Teaching Materials
Ask a Master Teacher
Lesson Plan Gateway
Lesson Plan Reviews
State Standards
Teaching Guides
Digital Classroom
Ask a Digital Historian
Tech for Teachers
Beyond the Chalkboard
History Content
Ask a Historian
Beyond the Textbook
History Content Gateway
History in Multimedia
Museums and Historic Sites
National Resources
Quiz
Website Reviews
Issues and Research
Report on the State of History Education
Research Briefs
Roundtables
Best Practices
Examples of Historical Thinking
Teaching in Action
Teaching with Textbooks
Using Primary Sources
TAH Projects
Lessons Learned
Project Directors Conference
Project Spotlight
TAH Projects
About
Staff
Partners
Technical Working Group
Research Advisors
Teacher Representatives
Privacy
Quiz Rules
Blog
Outreach
Teaching History.org logo and contact info

National History Club: Having Fun AND Doing History

Jul 21 2009 ben franklin statue, national history club member

They take field trips, organize historic preservation activities, work together on National History Day projects, create films, develop local history projects, interview contemporary people of prominence, write scholarly papers (helpful for college admissions, among other things)—in fact there's almost no political, artistic, social, economic, military, athletic, scientific, cultural, religious, technological, literary, philosophical, geographic, ethnic, and mathematical topic they leave unexplored.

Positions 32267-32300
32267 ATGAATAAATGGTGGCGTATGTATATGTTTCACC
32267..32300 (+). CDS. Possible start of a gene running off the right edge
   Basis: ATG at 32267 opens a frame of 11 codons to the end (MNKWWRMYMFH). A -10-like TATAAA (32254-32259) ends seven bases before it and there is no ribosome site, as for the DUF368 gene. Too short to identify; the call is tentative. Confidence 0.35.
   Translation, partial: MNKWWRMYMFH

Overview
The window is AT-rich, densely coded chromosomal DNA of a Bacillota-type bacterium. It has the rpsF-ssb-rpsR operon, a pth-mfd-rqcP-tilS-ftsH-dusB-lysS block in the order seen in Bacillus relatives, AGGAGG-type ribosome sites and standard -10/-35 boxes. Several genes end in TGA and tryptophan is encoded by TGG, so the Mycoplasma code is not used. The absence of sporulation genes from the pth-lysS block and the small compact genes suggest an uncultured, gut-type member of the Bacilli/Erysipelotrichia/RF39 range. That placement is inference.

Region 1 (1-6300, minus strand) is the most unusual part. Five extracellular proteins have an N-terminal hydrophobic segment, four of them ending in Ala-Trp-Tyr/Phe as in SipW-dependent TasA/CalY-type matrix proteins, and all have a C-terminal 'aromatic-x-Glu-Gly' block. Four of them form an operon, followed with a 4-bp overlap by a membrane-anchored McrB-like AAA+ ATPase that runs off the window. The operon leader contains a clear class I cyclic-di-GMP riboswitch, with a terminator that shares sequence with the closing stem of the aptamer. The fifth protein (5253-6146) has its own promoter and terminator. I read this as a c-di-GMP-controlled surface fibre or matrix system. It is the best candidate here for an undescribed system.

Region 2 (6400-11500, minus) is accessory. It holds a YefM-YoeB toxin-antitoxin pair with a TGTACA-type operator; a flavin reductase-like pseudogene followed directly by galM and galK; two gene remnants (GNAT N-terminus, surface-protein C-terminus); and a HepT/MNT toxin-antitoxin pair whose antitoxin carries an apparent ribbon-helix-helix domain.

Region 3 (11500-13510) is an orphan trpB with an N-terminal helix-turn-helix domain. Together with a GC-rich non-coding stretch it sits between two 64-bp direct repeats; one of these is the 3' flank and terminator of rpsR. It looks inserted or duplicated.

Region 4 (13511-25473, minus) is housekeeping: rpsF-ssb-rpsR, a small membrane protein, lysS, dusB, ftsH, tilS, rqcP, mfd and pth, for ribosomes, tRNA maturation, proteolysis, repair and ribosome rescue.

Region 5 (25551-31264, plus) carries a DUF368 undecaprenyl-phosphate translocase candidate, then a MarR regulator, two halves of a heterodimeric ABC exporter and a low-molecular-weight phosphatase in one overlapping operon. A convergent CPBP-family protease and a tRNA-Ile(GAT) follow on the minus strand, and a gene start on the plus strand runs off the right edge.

And they are involved in their communities, learning critical thinking and communication skills and practicing responsible and effective citizenship and leadership.

Mostly, they have fun AND do history.

THEY are the more than 10,000 members of 375 middle school and high school chapters of the National History Club found in 43 states. The National History Club was founded in 2002 by The Concord Review Inc. (TCR), which publishes the only scholarly review of history essays written by secondary students.

Last spring, New Jersey students participated in a Junior Historians Forum on World War II at the Gilder Lehrman Institute, reading primary source documents and meeting with university professors. In San Francisco, field trips included a guided tour of Alcatraz Island. In Missouri, museum trips led to a focus on George Washington Carver, Dred Scott, and women's history.

Would a chapter of the National History Club benefit your school? Read about How to Start a History Club Chapter, follow links to newsletters describing the activities of individual clubs, or look for nearby chapters for collaborative possibilities.

Post new comment

  • Web page addresses and e-mail addresses turn into links automatically.
  • Allowed HTML tags: <a> <em> <strong> <cite> <code> <ul> <ol> <li> <dl> <dt> <dd> <b> <i>
  • Lines and paragraphs break automatically.

More information about formatting options

Image CAPTCHA
Enter the characters shown in the image.
 
Content